You love your cat to the fullest but do you ever wonder if she really loves you back? Unlike dogs who mostly wear their love on their face at all times and show it by giving you sloppy kisses, wagging their tails and snuggling, cats can be a little standoffish. They are more subtle in showing their love and of course, only when THEY want to. It's really all about building trust and understanding their love language as well as their boundaries. A study by neuroscientist Dr. Paul J. Zak, Ph.D., for a BBC2 documentary, “Cats v Dogs,” showed that cats’ oxytocin levels (the hug, cuddle, bonding, trust hormone released in a mother bonding with an infant) increased by 12 percent after 10 minutes of playtime with their pet parents. Watching their body language is very important when it comes to understanding how much your cat loves you or another person. 8 Signs Your Cat Loves You 1. Kneading with their front paws This is something they usually start doing when they are a kitten and nursing to stimulate milk flow. Kneading is also a way for cats to activate the sweat glands in their paws and mark you as their own. 2. Purring One of the most obvious signs your cat loves you is purring. It's also a sign of happiness and contentment. Some cats definitely have louder "motors" than others, but we all associate that familiar sound with love. “Cats show their love by rubbing against you, purring when petted and of course curling up next to you,” says Dr. Ruth MacPete, DVM, The Pet Vet. 3. Head butts or "bunting" Cat bunting is usually perceived as a sign of affection. However, you may notice they also head butt inanimate objects around you too, including an okocat litter box! This is mainly to rub their scent onto you and to create a colony scent that only cats would be able to detect. But cats don’t just do this to just anyone and they certainly have to think highly of you to bunt to show their love. 4. A slow blink, blink Unlike some animals where it means aggression, cats will use direct eye contact with their human to show affection and trust. Half-closed eyes and or a slow blink is known as a "cat kiss" and shows they are very relaxed and feeling adoration towards you. Try doing it back! 5. Bringing you "presents" All of us cat parents have probably experienced this a time or two, especially if your cat goes outdoors. A lovely "gift" left on the doorstep, a mouse or bird that hopefully does not end up in the house too. I once had to capture a bat that our tuxedo cat had "gifted" us. Try to remember, this is a sign of love and your cat just wants to reward you. 6. Following you...everywhere & snuggling Can you not even go to the bathroom without your cat wanting in? Paws under the door? Or when you come home, she walks between your legs, rubbing, meowing and purring because she is so happy to see you. These are all signs of love and that they miss you when you are gone, or even when they can't see you. 7. Belly up Dogs do this all the time but for cats it's an ultimate sign of love and trust. Just make sure they are relaxed before you start petting that belly, because some cats will roll on their back to get their claws ready for attack! 8. Love licks or bites Who doesn't love a kitty kiss? Licking is similar to the grooming they would perform on their feline friends and allows for marking of each other. Grooming builds a bond between cat and human. Sometimes they will even try to lick or chew your hair. When a cat gifts you with a gentle nibble–or love bite–it's still considered a playful sign of love. But when the nibbling crosses into painful territory or gets too aggressive, it's no longer a love bite! It's super important to pay close attention to your cat's mood and back off if you see signs that they want to be left alone. “The purr is very important. It’s the purr that does it every time. It’s the purr that makes up for the Things Under the Bed, the occasional pungency, the 4 a.m. yowl. Other creatures went in for big teeth, long legs or over-active brains, while cats just settled for a noise that tells the world they’re feeling happy.” ― Terry PratchettRead More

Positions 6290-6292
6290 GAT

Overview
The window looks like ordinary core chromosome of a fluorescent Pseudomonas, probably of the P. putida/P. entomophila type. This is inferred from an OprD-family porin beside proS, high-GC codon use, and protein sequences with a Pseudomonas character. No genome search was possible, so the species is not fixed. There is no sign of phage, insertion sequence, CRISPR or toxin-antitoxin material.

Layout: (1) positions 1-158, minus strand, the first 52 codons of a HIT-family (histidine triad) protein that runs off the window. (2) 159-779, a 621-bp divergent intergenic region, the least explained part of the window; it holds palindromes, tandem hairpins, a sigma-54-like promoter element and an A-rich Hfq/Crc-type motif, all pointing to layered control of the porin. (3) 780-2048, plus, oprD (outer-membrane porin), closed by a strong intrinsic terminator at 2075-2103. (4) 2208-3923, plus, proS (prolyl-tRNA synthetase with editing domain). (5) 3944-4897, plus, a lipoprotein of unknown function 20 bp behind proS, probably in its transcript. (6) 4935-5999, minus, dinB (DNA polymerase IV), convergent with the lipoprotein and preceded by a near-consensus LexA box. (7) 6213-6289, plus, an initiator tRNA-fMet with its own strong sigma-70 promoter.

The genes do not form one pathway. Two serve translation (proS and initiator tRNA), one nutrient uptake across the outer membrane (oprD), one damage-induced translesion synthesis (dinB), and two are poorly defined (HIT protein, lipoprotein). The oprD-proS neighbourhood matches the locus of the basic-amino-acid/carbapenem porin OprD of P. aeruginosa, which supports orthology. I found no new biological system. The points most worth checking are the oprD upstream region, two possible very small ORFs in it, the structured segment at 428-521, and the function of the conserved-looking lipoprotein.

Taking Care of a Dog's Paws: Everything You Need to Know
Our dogs rely on us for their health and safety, which is a big responsibility that must be taken seriously. Owning a dog doesn’t start nor end with bringing your dogs to companion animal registrations which to some people could already be daunting. While most people will be on top of the major areas of concern, such as diet, training and socialisation, there is one area that often gets overlooked. Your dog’s paws are one of the most important parts of their body, and it is crucial to take proper care of them. Not only do your dog’s paws allow them to move around, they also provide protection from rough terrain and hot surfaces. Taking care of your dog’s paws is an essential part of keeping them healthy, so here are some tips on how to make sure you’re doing everything right. 1. Check Your Dog's Paws Regularly Just like humans have different skin types, dogs have different paw pads. Some may be tougher than others while some may be more sensitive. You should regularly check your dog’s paws for any signs of injury or infection. Look for any cuts, scrapes, redness or swelling. Also check between the toes and pads of the feet for any dirt or foreign objects that may have become lodged there. If you notice anything out of the ordinary, contact your vet immediately as it could be an indication of a more serious problem. 2. Trim Their Nails Another important part of caring for your dog’s paws is making sure their nails are trimmed regularly. Unkempt nails can lead to discomfort and pain when walking, so it is vital that you keep them trimmed regularly. Around once every two weeks is typical for most dogs kept as house pets. If you are unsure how to do this on your own at home, it is best to seek assistance from a professional groomer or veterinarian who can show you how to do it properly and safely. 3. Protect Their Paws from Hot Surfaces During the summer months especially, hot pavement and even asphalt can cause serious damage to your pup’s sensitive feet if not protected properly from the heat. While we owners will have shoes to protect ourselves from burning-hot sidewalks, our dogs are not so lucky. It’s best to check the temperature of the ground before you take your dog out for a walk. You can either just use your own fingers to check or go the extra mile and get an infrared thermometer. Be sure that you always carry water with you when out on walks with your pup in order to cool down their feet after stepping on hot surfaces. You may also opt to put on some special booties that provide extra protection against hot surfaces or stay inside and have them use a dog litter like Puppy Go Potty. 4. Moisturize Their Pads Keeping your pooch’s paw pads moisturized is key in preventing dryness and cracking which can lead to infection or other issues over time. There are many different products available specifically designed for this purpose; however, using a natural moisturizer such as coconut oil will work just as well! Simply massage a small amount into each paw pad at least once a week (or more depending on need) and then wipe off any excess with a soft cloth or towel afterwards. A well moisturized and cared-for pad often makes a great shot in a professional pet photography session, along with close ups of their snout. They always look stunning in black and white. 5. Clean After Walks and Visits to the Park One of the most common causes of infection in dogs is dirt or debris getting stuck between their paw pads or underneath their nails. This often occurs when they walk through mud or grassy areas outside. These areas can contain bacteria or parasites which can easily get transferred onto their feet if not cleaned regularly enough afterwards! To help prevent this problem from occurring, be sure that you clean your pup’s feet after every walk outside by wiping them down with warm water and mild soap. There are also commercially available dog wipes that are specially formulated to be gentle on their paws. 6. Pay Attention to Paw Odor If you notice an unusual odor coming from your dog’s paw pads, then there could be something wrong with their feet such as an infection or irritation due to allergies or parasites like fleas or ticks. If this is the case, then it is best to take them to see a vet as soon as possible so that they get the proper care and treatment. Even if it’s not a major problem, it’s better to be safe rather than sorry. By following these simple steps outlined above, you will be able to keep your dog’s paws healthy and strong throughout their life. As always though, if you have any concerns regarding the health of your pet's feet then it is best practice to consult with a qualified veterinarian who can give further advice tailored specifically towards your dog.Read More